Robertson Davies Analysis

Discussion Topics

(Masterpieces of American Literature)

What role does Jungian theory play in Robertson Davies’ novels, particularly the concept of archetypes (ideas or patterns of thought derived from the collective experience of the human species and inherited by the individual)?

Davies began his writing career as a journalist. To what degree can a journalistic sensibility be discerned in his novels?

Davies had a lifelong interest in the supernatural and even wrote a book of ghost stories. Where, in his mainstream fiction, does this interest in the supernatural manifest itself, and to what effect?

Davies is one of Canada’s best-known novelists. What about his novels is particularly Canadian, and what attitude toward Canada is presented in his novels?

Many of the characters in Davies’ novels are interested in arts other than fiction. How do such artistic endeavors as painting, drama, stage magic, and opera function in Davies’ novels as metaphors for fiction writing and for life itself?


(Literary Masterpieces, Volume 31)

Readers of Robertson Davies: Man of Myth will quickly conclude that its author, Judith Skelton Grant, is the sort of person who never throws anything away. This characteristic accounts for both this biography’s greatest strengths and its most significant shortcomings.

On the one hand, Grant has collected, organized, preserved, and presented remarkable quantities of primary material about her subject, clearly Canada’s most prolific and probably most widely recognized contemporary author. Grant’s research on Davies has already resulted in the three useful collections that she has edited and published: her two editions of Davies’ journalism, The Enthusiasms of Robertson Davies(1979) and Robertson Davies: The Well-Tempered Critic: One Man’s View of Theatre and Letters in Canada (1981), as well as Robertson Davies: A Consideration of His Writing (1978).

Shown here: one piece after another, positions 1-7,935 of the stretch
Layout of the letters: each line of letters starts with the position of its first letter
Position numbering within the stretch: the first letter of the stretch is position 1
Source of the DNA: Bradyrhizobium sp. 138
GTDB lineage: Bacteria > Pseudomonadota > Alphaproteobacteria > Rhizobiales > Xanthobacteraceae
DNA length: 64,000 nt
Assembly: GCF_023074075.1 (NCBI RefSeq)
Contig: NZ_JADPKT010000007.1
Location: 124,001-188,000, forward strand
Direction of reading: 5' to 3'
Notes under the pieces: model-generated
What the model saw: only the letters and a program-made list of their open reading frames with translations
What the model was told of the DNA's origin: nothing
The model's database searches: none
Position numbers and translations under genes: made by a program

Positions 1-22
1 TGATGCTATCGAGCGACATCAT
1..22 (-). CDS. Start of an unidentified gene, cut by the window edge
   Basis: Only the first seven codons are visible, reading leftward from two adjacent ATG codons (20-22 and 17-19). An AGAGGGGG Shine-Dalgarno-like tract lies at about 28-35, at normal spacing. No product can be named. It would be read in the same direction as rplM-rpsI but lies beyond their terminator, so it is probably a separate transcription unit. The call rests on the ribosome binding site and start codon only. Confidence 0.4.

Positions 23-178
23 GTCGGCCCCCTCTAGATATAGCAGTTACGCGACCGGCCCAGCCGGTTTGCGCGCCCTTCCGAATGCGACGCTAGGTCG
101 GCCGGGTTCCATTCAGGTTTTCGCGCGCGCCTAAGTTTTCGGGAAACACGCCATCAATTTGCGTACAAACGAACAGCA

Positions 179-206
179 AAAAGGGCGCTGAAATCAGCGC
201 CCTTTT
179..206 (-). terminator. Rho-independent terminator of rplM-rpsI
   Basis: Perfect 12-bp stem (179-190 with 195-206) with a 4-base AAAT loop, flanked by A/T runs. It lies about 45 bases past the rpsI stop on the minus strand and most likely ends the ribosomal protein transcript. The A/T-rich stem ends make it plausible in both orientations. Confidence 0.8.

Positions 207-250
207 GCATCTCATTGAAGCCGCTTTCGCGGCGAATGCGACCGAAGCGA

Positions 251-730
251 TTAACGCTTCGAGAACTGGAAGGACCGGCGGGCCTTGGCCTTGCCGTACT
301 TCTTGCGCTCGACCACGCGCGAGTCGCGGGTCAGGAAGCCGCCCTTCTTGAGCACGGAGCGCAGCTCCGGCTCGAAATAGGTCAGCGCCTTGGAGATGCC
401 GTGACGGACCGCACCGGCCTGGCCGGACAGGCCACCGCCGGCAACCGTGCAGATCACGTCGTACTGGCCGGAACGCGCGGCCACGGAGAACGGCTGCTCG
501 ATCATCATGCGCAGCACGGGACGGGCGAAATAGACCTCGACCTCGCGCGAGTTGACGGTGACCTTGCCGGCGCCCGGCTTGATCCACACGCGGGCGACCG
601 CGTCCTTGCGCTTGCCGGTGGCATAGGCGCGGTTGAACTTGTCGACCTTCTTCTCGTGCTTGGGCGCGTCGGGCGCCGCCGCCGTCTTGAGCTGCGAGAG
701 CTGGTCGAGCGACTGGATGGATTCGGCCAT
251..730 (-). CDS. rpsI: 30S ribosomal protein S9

On the other hand, in her biography of Davies, which runs to nearly eight hundred pages, Grant apparently found it difficult to discard the bits of irrelevant information that most biographers acquire in the course of their research and jettison during the composing process. At times, she pursues in too much detail tangents that relate little to Davies and his work. She sets scenes competently, as when she describes the various places where Davies lived during his lifetime, but she often tells much more than is necessary to set the scene, thereby adding greatly yet unproductively to her book’s prodigious length.

Despite such caveats, one must recognize that this biography, whose comprehensiveness equals that of Margaret Brenman-Gibson’s Clifford Odets, American Playwright: The Years from 1906 to 1940 (1981) or Jeffrey Meyers’ Hemingway: A Biography (1985), will likely prove useful to future Davies scholars. One may hope that the factual information it provides in profuse detail will, in the long term, far outweigh Grant’s sometimes plodding prose and the frequent presentation of facts almost totally lacking in thematic connection to Davies’ work.

Grant frequently points out episodes in Davies’ life that found their way into his subsequent novels or plays, but she generally settles for merely noting such occurrences without pursuing the deeper questions to which close reading and the application of the tools provided by recent critical theory would lead her.

Such readings of Davies’ work—particularly psychoanalytical readings of it—will nevertheless be aided by the fundamental groundwork that has occupied Grant for almost three decades. She has tirelessly sought out and interviewed hundreds of people whom Davies knew through the years, much as Barbara and Arthur Gelb interviewed a staggering gallery of Eugene O’Neill’s family and acquaintances for their monumental biography O’Neill (1962).